With demand for three-dimension visual technology continuing to grow, Toshiba Corp. appears to have stolen a march on its rivals by announcing the world's first LCD televisions that are fully 3D capable but do not need a viewer to wear special glasses to see the images.
Toshiba unveiled its glasses-less 3D Regza GL1 series shortly ahead of the opening of the CEATEC Japan 2010 exhibition. The annual technology show is the largest of its kind in Asia and organizers are hoping 200,000 people will attend this year.
CEATEC stands for Combined Exhibition of Advanced Technologies and the title of the event this year is "Digital Harmony: Technologies for Comfortable and Eco Living," although much attention is sure to be focused on the latest advances in audio-visual technology for the home.
Toshiba's two new televisions will be available in Japan from the end of December and come with either a 20-inch or 12-inch screen.
The new televisions do not require a viewer to wear glasses as they employ an integral imaging system and a perpendicular lenticular sheet to display smooth, natural images and make use of Toshiba's image-processing technology to create nine parallax images from the original content to produce the 3D images, the company said.
Toshiba confirmed that it plans to make versions with larger screens that provide the same stunning image depth and high visual quality.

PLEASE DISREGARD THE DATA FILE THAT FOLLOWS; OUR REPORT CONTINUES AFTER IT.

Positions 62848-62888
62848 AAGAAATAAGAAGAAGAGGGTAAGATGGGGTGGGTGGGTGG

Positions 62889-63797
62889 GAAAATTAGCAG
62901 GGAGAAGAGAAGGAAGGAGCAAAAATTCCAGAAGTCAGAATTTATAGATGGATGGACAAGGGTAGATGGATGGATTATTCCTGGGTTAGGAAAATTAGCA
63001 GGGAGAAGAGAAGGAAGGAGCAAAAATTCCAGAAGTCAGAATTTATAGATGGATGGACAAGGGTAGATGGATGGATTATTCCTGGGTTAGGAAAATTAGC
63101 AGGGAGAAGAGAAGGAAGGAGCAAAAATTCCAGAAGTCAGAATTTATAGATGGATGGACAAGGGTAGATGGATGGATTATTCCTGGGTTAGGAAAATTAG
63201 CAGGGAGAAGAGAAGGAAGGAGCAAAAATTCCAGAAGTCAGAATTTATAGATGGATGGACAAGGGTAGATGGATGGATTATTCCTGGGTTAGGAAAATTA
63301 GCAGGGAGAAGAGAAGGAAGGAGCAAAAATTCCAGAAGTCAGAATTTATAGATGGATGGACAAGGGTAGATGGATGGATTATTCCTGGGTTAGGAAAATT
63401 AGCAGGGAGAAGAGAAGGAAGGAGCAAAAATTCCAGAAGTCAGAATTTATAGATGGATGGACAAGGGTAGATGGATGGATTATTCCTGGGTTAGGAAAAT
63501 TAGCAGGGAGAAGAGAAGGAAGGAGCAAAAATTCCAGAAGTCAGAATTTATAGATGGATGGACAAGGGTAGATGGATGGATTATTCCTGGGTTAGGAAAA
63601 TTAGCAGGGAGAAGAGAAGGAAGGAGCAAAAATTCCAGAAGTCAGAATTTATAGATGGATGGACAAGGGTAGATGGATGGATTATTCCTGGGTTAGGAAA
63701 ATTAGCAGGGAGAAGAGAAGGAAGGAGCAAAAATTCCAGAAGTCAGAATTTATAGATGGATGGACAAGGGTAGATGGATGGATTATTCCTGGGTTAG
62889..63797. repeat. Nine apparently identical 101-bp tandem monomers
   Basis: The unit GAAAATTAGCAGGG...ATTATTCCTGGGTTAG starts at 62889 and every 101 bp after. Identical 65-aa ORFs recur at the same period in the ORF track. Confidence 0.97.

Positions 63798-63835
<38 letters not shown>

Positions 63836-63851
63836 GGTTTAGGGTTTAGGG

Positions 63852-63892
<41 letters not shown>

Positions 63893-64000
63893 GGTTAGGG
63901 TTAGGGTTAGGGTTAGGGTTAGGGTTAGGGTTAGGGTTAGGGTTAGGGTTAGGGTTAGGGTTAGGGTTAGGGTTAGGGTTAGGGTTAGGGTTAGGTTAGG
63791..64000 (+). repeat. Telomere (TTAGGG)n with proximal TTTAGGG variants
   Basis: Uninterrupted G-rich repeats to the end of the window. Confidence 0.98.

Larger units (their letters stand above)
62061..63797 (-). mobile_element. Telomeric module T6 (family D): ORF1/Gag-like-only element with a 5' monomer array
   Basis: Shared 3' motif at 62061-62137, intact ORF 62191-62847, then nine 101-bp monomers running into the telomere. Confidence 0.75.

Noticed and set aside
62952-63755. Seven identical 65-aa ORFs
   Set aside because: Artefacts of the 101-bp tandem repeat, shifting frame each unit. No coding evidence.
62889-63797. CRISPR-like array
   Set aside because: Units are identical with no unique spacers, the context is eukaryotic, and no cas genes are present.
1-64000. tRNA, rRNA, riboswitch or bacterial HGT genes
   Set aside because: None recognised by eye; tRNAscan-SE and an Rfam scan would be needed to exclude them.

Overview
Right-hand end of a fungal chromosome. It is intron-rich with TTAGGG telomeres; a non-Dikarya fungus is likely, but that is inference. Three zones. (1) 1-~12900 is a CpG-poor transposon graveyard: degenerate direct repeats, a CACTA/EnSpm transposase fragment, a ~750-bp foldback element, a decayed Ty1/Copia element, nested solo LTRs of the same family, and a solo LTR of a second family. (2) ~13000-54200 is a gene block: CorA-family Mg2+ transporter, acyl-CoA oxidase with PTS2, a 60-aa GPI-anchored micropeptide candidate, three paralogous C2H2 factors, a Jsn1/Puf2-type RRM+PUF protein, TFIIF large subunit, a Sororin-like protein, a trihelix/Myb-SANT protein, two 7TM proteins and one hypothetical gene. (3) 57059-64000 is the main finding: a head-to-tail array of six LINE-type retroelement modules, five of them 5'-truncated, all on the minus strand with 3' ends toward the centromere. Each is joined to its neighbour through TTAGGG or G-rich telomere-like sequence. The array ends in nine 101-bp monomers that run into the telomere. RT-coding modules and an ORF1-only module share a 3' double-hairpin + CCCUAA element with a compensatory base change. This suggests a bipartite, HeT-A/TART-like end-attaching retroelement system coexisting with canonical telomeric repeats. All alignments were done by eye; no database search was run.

Technology that does away with the need for glasses gives Toshiba a major advantage over other companies that are investing heavily in their ranges of 3D visual products.
Earlier this year, Panasonic Corp. was the first company to release a high-definition television capable of screening 3D images, based on its Viera plasma display panels.
In response, Sony and Sharp moved quickly to release products with similar attributes, with Sony showing 25 matches from this summer's FIFA World Cup in South Africa in three dimensions.
CEATEC, October 5- 9
Hours: 10 am to 5 pm
Venue: Makuhari Messe International Convention Complex, 2-1 Mikase, Mihama-Ku, Chiba City, 261-0023, Japan. http://www.m-messe.co.jp/en/index.html
Admission: All visitors are required to register, either in advance or on the door. Registering via the www.ceatec.com/ web site provides free entry. On the door, the cost is Y1,000 (€9.29) for an adult and Y500 (€4.65) for a student. Children under the age of 12 are admitted free.
Further information on CEATEC: +81 3 6212 5233 or http://www.ceatec.com/2010/en/index.html